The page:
# Large Sample Theory: Constraint-Equation Hypotheses

• George A. F. Seber
Chapter
Part of the Springer Series in Statistics book series (SSS)

## Abstract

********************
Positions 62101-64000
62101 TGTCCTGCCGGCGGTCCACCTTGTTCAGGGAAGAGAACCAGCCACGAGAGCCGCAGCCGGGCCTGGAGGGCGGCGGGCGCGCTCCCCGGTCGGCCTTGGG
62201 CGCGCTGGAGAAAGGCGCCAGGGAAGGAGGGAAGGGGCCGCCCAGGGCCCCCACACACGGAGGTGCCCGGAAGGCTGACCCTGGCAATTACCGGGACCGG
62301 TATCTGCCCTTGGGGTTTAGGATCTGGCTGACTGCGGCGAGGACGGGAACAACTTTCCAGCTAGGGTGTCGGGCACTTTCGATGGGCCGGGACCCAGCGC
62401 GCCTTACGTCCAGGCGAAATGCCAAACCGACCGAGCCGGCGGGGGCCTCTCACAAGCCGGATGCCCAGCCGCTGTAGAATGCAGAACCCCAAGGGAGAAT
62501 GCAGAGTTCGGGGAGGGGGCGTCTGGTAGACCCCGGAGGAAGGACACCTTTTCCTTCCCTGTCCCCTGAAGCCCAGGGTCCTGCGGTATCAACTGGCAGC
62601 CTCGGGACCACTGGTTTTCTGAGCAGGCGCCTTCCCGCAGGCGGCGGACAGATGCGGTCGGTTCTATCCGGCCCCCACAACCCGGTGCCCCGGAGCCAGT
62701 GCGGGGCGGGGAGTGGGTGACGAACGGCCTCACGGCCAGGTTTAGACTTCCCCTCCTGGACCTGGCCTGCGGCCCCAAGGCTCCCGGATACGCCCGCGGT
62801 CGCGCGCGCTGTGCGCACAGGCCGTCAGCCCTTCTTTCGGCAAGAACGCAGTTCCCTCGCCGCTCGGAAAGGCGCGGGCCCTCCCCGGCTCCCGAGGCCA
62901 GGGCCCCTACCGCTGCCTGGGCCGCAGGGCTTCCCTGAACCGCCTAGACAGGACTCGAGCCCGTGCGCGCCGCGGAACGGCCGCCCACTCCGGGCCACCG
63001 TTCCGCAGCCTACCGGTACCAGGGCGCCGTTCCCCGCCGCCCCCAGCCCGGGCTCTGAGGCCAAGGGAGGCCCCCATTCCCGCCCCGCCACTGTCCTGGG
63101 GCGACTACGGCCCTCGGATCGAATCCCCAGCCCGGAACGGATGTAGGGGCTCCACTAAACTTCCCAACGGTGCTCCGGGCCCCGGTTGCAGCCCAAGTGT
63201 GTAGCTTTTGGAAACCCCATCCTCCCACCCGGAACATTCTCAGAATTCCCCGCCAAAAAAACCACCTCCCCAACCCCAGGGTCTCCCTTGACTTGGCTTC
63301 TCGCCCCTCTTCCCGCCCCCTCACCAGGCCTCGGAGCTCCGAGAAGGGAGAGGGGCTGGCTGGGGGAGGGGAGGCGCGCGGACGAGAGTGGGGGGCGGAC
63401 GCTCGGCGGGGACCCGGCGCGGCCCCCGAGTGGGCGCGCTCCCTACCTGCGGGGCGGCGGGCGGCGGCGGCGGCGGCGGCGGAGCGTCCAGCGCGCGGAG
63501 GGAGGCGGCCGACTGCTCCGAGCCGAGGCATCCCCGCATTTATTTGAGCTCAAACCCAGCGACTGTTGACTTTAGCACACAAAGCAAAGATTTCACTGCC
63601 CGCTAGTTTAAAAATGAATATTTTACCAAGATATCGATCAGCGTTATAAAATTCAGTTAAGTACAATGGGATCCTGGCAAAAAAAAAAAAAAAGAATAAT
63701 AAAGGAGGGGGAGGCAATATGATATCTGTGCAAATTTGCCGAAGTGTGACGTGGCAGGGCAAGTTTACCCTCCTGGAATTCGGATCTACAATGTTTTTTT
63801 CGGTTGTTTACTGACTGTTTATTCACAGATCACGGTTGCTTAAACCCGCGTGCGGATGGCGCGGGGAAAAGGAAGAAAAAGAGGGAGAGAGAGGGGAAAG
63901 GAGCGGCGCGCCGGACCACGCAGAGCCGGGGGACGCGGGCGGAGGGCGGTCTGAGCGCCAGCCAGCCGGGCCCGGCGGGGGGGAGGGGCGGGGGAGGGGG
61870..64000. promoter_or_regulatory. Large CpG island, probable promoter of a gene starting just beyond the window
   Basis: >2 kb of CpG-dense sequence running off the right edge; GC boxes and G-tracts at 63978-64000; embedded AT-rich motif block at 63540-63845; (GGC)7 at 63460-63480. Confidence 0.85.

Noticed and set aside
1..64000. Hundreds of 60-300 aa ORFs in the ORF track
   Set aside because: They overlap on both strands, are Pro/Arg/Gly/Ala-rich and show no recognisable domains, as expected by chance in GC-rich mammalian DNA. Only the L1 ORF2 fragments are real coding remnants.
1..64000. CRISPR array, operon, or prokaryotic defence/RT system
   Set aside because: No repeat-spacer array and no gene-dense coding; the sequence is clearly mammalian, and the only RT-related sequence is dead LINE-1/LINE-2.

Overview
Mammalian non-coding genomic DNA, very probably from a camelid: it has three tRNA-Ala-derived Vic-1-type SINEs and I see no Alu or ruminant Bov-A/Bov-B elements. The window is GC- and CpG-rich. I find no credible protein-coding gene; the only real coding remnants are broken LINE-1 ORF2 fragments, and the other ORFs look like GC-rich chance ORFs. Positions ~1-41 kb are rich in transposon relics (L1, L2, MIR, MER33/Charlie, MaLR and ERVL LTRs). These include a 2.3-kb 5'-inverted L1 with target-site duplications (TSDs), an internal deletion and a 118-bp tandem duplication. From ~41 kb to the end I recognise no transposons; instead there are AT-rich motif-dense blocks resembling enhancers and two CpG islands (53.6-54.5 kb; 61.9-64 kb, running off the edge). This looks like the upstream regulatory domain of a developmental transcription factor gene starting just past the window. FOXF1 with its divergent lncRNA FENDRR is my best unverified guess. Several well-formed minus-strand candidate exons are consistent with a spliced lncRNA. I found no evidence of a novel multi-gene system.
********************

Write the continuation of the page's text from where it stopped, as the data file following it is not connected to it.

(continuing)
Apart from Chap.  on nonlinear models we have been considering linear models and hypotheses. We now wish to extend those ideas to non-linear hypotheses based on samples of n independent observations $$x_{1},x_{2},\ldots,x_{n}$$ (these may be vectors) from a general probability density function $$f(x,\boldsymbol{\theta })$$, where $$\boldsymbol{\theta }= (\theta _{1},\theta _{2},\ldots,\theta _{p})'$$ and $$\boldsymbol{\theta }$$ is known to belong to W a subset of $$\mathbb{R}^{p}$$. We wish to test the null hypothesis H that $$\boldsymbol{\theta }_{T}$$, the true value of $$\boldsymbol{\theta }$$, belongs to W H , a subset of W, given that n is large. We saw in previous chapters that there are two ways of specifying H; either in the form of “constraint” equations such as $$\mathbf{a}(\boldsymbol{\theta }) = (a_{1}(\boldsymbol{\theta }),a_{2}(\boldsymbol{\theta }),\ldots,a_{q}(\boldsymbol{\theta }))' = \mathbf{0}$$, or in the form of “freedom” equations $$\boldsymbol{\theta }=\boldsymbol{\theta } (\boldsymbol{\alpha })$$, where $$\boldsymbol{\alpha }= (\alpha _{1},\alpha _{2},\ldots,\alpha _{p-q})'$$, or perhaps by a combination of both constraint and freedom equations. Although to any freedom-equation specification there will correspond a constraint-equation specification and vice versa, this relationship is often difficult to derive in practice, and therefore the two forms shall be dealt with separately in this and the next chapter.

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